b) Soft Tissues Of The Orbit

The soft tissues of the orbit include the extraocular muscles, the orbital fascia and the orbital fat that fills the spaces between these.

Extraocular muscles

There are seven striated extraocular muscles, as well as two muscles containing smooth muscle fibres. The four rectus muscles attach to the apex of the orbit via the common tendinuous ring. This is a circular band of tissue the overlies the optic canal and part of the superior orbital fissure.


Superior rectus

The superior rectus arises from the common tendinuous ring, and runs anteriorly to attach to the sclera of the eyeball anterior to the equator. It causes the eyeball to elevate, adduct and rotates the eyeball medially. It is innervated by the superior branch of the oculomotor nerve (III).

Inferior rectus

The inferior rectus mimics the superior but attaches to the inferior sclera. It is innervated by the inferior branch of the oculomotor nerve (III). When active, it depresses, adducts and rotates the eyeball laterally.

Lateral rectus

The lateral rectus arises from the common tendinuous ring, running laterally and anteriorly to insert into the sclera of the eyball. It is supplied by the abducens nerve (VI). This muscle abducts the eyeball.

Medial rectus

The medial rectus runs anteriorly to the sclera. It is supplied inferior branch of the oculomotor nerve (III). It adducts the eyeball.

Superior oblique

The superior oblique arises medial and superior of the tendinuous ring at the apex of the eyeball. It passes anteriorly and medially to the trochlear, where its tendon passes around the small cartilagenous 'pulley'. The muscle then passes beneath the superior rectus and inserts into the sclera, posterior to the equator. The superior oblique is supplied by the trochlear nerve (IV). It causes the eyeball to abduct, depress and medially rotate.

Inferior oblique

The inferior rectus is unique in that it does not arise at the apex of the orbit, instead arising from its medial wall. It curves under the eyeball and passes above the inferior rectus. It inserts beneath the lateral rectus, posterior to the equator of the eyeball. It is innervated by the inferior branch of the oculomotor nerve (III).

Levator palpebrae superioris

The levator palpebrae arises at the apex of the orbit, just above the superior rectus. It follows the roof of the orbit, curving above the eyeball, and inserts into the tarsus and skin of the superior eyelid. It is innervated by the superior branch of the oculomotor nerve (III).

Smooth muscles of the orbit

The superior and inferior tarsal muscles insert into the tarsal plate of their respective eyelid. The superior tarsal muscle arises from the levator palpebrae superiorus, but passes more inferiorly to insert just into the tarsal plate. The inferior tarsal muscle arises from the inferior rectus. These muscles are innervated by sympathetic nerves.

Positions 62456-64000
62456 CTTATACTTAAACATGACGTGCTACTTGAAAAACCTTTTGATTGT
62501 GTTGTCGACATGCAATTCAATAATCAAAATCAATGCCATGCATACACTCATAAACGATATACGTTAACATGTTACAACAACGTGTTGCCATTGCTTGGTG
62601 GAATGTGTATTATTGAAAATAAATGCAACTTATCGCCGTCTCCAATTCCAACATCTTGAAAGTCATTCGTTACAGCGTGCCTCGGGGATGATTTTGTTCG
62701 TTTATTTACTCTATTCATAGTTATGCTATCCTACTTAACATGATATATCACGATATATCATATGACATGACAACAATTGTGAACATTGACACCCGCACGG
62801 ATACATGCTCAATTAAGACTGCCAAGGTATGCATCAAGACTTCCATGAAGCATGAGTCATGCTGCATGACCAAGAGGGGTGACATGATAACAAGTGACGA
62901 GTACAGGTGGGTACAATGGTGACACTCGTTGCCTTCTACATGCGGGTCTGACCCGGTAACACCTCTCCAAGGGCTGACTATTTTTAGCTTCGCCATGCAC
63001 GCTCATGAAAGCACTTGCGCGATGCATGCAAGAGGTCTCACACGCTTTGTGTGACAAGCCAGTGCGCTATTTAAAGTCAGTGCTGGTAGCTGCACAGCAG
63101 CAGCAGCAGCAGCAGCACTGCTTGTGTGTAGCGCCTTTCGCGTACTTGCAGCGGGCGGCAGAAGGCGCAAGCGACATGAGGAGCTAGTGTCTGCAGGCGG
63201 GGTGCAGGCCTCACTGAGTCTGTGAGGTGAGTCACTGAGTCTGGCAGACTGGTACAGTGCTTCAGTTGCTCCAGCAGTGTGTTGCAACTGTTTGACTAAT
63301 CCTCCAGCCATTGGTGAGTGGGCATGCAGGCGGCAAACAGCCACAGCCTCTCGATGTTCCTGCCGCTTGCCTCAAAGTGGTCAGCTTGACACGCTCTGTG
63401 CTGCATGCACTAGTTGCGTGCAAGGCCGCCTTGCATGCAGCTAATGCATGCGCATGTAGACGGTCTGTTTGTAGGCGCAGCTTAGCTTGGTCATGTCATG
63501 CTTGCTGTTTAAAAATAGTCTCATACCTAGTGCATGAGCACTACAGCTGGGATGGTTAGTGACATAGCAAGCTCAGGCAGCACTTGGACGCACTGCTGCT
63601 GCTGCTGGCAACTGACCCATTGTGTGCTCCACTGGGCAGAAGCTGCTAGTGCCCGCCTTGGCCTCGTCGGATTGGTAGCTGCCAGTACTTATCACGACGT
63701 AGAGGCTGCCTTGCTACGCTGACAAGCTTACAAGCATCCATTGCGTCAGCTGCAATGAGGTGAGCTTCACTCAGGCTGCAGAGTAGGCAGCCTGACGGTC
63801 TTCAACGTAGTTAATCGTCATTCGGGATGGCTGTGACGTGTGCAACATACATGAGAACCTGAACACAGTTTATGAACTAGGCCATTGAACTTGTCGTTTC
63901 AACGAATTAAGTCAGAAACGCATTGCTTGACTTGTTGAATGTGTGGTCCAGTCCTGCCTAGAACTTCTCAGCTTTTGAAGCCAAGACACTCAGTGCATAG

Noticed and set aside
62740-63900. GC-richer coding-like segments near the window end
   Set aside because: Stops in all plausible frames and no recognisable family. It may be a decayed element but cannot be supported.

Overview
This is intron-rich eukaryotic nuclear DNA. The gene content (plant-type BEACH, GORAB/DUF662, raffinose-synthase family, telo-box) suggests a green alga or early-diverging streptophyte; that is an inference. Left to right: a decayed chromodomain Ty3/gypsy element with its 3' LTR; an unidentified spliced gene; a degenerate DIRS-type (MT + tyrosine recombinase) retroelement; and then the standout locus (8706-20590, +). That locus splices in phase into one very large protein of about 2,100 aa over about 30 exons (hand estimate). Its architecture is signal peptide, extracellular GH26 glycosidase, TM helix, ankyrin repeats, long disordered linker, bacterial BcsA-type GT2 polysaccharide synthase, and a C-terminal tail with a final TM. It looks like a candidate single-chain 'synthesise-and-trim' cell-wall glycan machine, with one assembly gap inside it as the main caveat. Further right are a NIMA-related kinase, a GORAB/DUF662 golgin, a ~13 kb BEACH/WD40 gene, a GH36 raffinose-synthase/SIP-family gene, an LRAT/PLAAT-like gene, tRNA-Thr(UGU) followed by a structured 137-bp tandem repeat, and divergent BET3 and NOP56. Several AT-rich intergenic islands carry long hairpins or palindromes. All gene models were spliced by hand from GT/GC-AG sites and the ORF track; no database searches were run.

Pathological changes

3rd Nerve Palsy

The oculomotor nerve provides somatic motor supply to the superior, inferior and medial rectus as well as the inferior oblique and the levator palpebrae superiorus. Palsy of the oculomotor nerve leads to unopposed abduction and depression of the eyeball ('down and out') as well as ptosis of the eyelid. The oculomotor nerve also supplies parasympathetic input to the pupil, and loss of this input leads to dilatation of the pupil.

4th Nerve Palsy

The trochlear nerve has the longest course of any cranial nerve before reaching the dura. Lesion to the nerve leads vertical diplopia, particularly with medial gaze.

6th Nerve Palsy

Lesions of the abducens nerve lead to unopposed action of medial rectus, leading to medially directed gaze.

Disruption of sympathetic chain in the neck.

The sympathetic nerves supply the tarsal muscles of the orbit. If these nerves are interrupted (often due to lung cancer in the apex of the lung - Pancoast Tumour) the loss of muscle action leads to a partial ptosis of the upper eyelid. The loss of sympathetic input to the eyeball leads to constriction of the pupil due to unopposed parasympathetic action.

Fascia of the orbit

The fascial sheath of the eyeball is a thick capsule which contains the eyeball. It is firmly attached at the corneoscleral junction (limbus) and at the entry of the optic nerve, but only connected by loose connective tissue elsewhere. It contains the ciliary vessels and nerves. It is reflected onto the attachments of the extraocular muscles to form the muscular fascia.
The muscular fascia of the lateral and medial recti continues to the orbital walls to create check ligaments. These prevent excessive abduction/adduction of the eyeball. The fascia of the inferior rectus continuous beyond the insertion of the muscle to attach to the tarsal plate of the inferior eyelid, causing retraction of the eyelid when gaze is directed inferiorly. The fascia of the the superior rectus and levator palpebrae superiorus is attached to the superior conjunctival fornix.

Orbital fat

Between the fascial sheaths of the muscles lies orbital fat, very loose tissue that allows free movement of the eyeball and muscles. The vessels and nerves run through this fatty tissue.